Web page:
“The bitcoin ecosystem is in need of regulatory oversight and reform.” — bitcoin expert Tyler Moore, SMU assistant professor
Journalist Will Deener with The Dallas Morning News tapped the expertise of SMU Bitcoin and cybersecurity expert Tyler W. Moore, an assistant professor of computer science in the Lyle School of Engineering.
Moore’s expertise draws in part on his research that found that online money exchanges that trade hard currency for the rapidly emerging cyber money known as Bitcoin have a 45 percent chance of failing — often taking their customers’ money with them.
The finding is from a computer science study in which Moore applied survival analysis to examine the factors that prompt Bitcoin currency exchanges to close.
Moore is an expert in security economics, cyber security, cyber crime and critical infrastructure protection. His most recent research studies are The Ghosts of Banking Past: Empirical Analysis of Closed Bank Websites and Empirical Analysis of Denial-of-Service Attacks in the Bitcoin Ecosystem.
The papers were presented earlier in March at the co-located conferences, 18th International Annual Financial Cryptography and Data Security Conference and the 1st Workshop on Bitcoin Research.
Bitcoin writer Garrick Hileman also covers Moore’s research at the conference in “Pirate Treasure Resurfaces at Bitcoin’s First Academic Workshop” on the digital currency news blog CoinDesk.
By Will Deener
Dallas Morning News
Bitcoin was a dream come true for computer geeks, libertarians and big government paranoids.
Just imagine a digital currency untethered from government regulators, existing only in the virtual world of computer code and cheaper to use than credit cards.
But the recent collapse of a leading bitcoin exchange, Mt. Gox, has raised concerns about the legitimacy of this virtual currency.
A $470 million digital heist last month at the Tokyo-based exchange pushed the company into bankruptcy and left many bitcoin investors empty-handed with little recourse.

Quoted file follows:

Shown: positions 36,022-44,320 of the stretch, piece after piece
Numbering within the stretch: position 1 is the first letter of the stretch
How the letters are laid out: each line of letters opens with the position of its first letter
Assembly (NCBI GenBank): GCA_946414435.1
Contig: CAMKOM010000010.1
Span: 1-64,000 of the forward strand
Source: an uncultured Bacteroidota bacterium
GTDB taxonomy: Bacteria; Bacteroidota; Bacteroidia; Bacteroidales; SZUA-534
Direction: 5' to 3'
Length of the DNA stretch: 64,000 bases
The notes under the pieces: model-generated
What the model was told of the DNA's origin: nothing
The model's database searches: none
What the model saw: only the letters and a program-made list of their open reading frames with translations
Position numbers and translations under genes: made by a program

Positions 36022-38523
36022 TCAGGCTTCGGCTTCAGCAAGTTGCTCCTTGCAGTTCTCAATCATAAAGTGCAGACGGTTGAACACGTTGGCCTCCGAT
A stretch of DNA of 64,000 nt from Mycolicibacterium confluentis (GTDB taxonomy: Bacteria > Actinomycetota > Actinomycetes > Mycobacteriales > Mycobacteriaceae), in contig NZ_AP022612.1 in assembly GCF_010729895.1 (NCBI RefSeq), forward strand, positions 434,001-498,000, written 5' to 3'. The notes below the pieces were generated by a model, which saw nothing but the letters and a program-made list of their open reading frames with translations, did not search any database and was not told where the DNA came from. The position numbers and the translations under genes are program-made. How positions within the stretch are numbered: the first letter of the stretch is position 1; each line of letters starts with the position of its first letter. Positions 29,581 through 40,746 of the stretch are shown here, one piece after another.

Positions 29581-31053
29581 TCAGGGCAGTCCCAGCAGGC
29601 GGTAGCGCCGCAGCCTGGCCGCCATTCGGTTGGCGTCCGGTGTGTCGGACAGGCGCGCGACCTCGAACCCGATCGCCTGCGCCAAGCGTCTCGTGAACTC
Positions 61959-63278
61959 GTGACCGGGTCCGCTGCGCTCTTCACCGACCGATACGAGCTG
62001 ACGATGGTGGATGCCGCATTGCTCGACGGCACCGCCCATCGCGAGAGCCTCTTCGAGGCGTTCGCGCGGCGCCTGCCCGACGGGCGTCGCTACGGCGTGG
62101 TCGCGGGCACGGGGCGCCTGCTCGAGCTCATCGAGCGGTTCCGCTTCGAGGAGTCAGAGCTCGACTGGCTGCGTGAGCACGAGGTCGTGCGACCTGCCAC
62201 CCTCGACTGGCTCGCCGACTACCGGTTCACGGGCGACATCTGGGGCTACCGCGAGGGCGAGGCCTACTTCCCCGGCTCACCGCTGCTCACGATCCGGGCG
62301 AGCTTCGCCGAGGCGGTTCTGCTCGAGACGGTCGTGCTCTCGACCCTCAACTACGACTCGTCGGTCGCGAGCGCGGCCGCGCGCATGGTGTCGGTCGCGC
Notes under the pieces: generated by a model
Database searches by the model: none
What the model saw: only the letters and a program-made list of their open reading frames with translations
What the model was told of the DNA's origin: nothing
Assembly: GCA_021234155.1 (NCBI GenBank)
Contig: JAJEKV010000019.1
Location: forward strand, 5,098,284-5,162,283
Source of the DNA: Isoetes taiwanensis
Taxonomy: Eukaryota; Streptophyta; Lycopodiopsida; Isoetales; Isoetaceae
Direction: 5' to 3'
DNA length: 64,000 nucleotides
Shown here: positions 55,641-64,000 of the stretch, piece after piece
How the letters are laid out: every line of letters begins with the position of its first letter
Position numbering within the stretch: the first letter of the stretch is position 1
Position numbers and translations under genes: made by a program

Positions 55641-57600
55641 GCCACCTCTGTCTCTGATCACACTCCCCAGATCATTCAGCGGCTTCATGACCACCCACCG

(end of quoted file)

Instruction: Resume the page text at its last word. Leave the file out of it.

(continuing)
Mt. Gox chief executive Mark Karpeles offered some hollow condolences during a late February press conference in Tokyo. He basically said, oops, there was a bug in the bitcoin software, which allowed thieves to hack their way into the system and fraudulently withdraw bit coin.
And to think this was supposedly the precursor to a digital Utopia.
Investors in traditional currencies — U.S. dollar, Japanese yen or Swiss franc — need a cast iron stomach, a savvy trading strategy and a fat wallet because big losses are inevitable.
Breaking news in these markets is like waving a biscuit at a mad dog. It comes fast, and it ain’t pretty.
But at least sovereign governments and regulatory authorities stand behind and monitor traditional currencies. While Bitcoin’s exchange rate is even more volatile than traditional currencies, there is no oversight from the FDIC, Federal Reserve or U.S. Treasury.
Tyler Moore, an SMU assistant professor in computer science and engineering, said he doesn’t believe the Mt. Gox fiasco will spell the demise of bitcoin, but regulatory safeguards are needed. Moore co-authored a research report last year in which he examined the risks of investing in bit coin.
“The bitcoin ecosystem is in need of regulatory oversight and reform,” he wrote in an email response to my questions. “Bitcoin currency exchanges act like de facto banks. Many customers leave the bitcoins in accounts at the exchanges, but there are no capital requirements as there are for traditional banks.”
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